Pinoy Capital: The Filipino Nation in Daly City, by Benito M. Vergara, Jr. This book examines the double lives of Filipino American immigrants.

Positively No Filipinos Allowed: Building Communities and Discourseedited by Antonio T. Tiongson, Ric V. Gutierrez, and Ed V. Gutierrez. This volume collects essays that challenge conventional narratives of Filipino American history and culture.

San Francisco’s International Hotel: Mobilizing the Filipino American Community in the Anti-Eviction Movement, by Estella Habal. This book shows how a protest galvanized a cultural identity for Filipino Americans.

Redefining Toxic Masculinity in Trump’s America

This week in North Philly Notes, Cynthia Barounis, author of Vulnerable Constitutions, writes about “anti-prophylactic citizenship,” and Trump’s rhetoric.  

When I first began to develop the concept of “anti-prophylactic citizenship” five years ago in my research on queerness and disability, I did not anticipate how explicitly its opposite would take shape in the campaign, election, and presidency of Donald Trump. To say that Trump ran on a platform of racial exclusion and xenophobia is to state the obvious. But less frequently do we invoke the word “prophylactic” to describe Trump’s obsession with closed borders. Our discussions of prophylaxis tend to center, more progressively, on preventative medicine and public health. Against the puritanism of abstinence-only education, safe sex campaigns advocate the availability of prophylactic barriers to minimize the risk of STIs. And against the autism panic of anti-vaxxers, immunization records in schools are a commonsense strategy for protecting children against preventable outbreaks of contagious diseases.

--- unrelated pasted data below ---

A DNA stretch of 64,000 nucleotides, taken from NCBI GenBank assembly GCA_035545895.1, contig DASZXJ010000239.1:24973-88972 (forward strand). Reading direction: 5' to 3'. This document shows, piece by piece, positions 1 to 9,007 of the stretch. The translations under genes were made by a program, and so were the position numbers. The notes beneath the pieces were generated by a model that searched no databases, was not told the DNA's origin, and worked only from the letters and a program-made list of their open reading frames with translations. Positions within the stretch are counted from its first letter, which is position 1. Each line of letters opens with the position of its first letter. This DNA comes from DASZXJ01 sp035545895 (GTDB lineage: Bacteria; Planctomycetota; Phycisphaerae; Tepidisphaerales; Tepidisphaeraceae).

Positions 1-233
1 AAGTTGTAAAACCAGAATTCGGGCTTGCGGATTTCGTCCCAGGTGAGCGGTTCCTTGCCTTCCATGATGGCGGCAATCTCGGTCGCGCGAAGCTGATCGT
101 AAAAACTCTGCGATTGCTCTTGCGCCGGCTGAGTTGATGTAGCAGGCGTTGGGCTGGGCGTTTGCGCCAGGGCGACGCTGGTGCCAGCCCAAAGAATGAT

And yet this primarily medical term also cuts to the core of the Trump administration’s attitude toward those populations he has named as threats. Indeed, there is perhaps no greater symbol for national prophylaxis than Trump’s promise to “build a great, great wall on our southern border.” A prophylactic barrier is designed to preemptively seal off the body from foreign invaders. While Trump has not succeeded in erecting his wall, his administration has enacted more insidious forms of border security since he took office, from the discriminatory Muslim Ban to the mass detention of asylum seekers and the unconscionable separation of parents from their children at the border. Even as I write this, Trump is making new headlines in his refusal to admit Bahamian climate refugees into the U.S. in the wake of Hurricane Dorian because they contained “some very bad people and some very bad gang members and some very, very bad drug dealers.” To make America “great again,” in this worldview, is to safeguard the imagined purity of an American “us” against infection and contamination by a supposedly un-American “them.”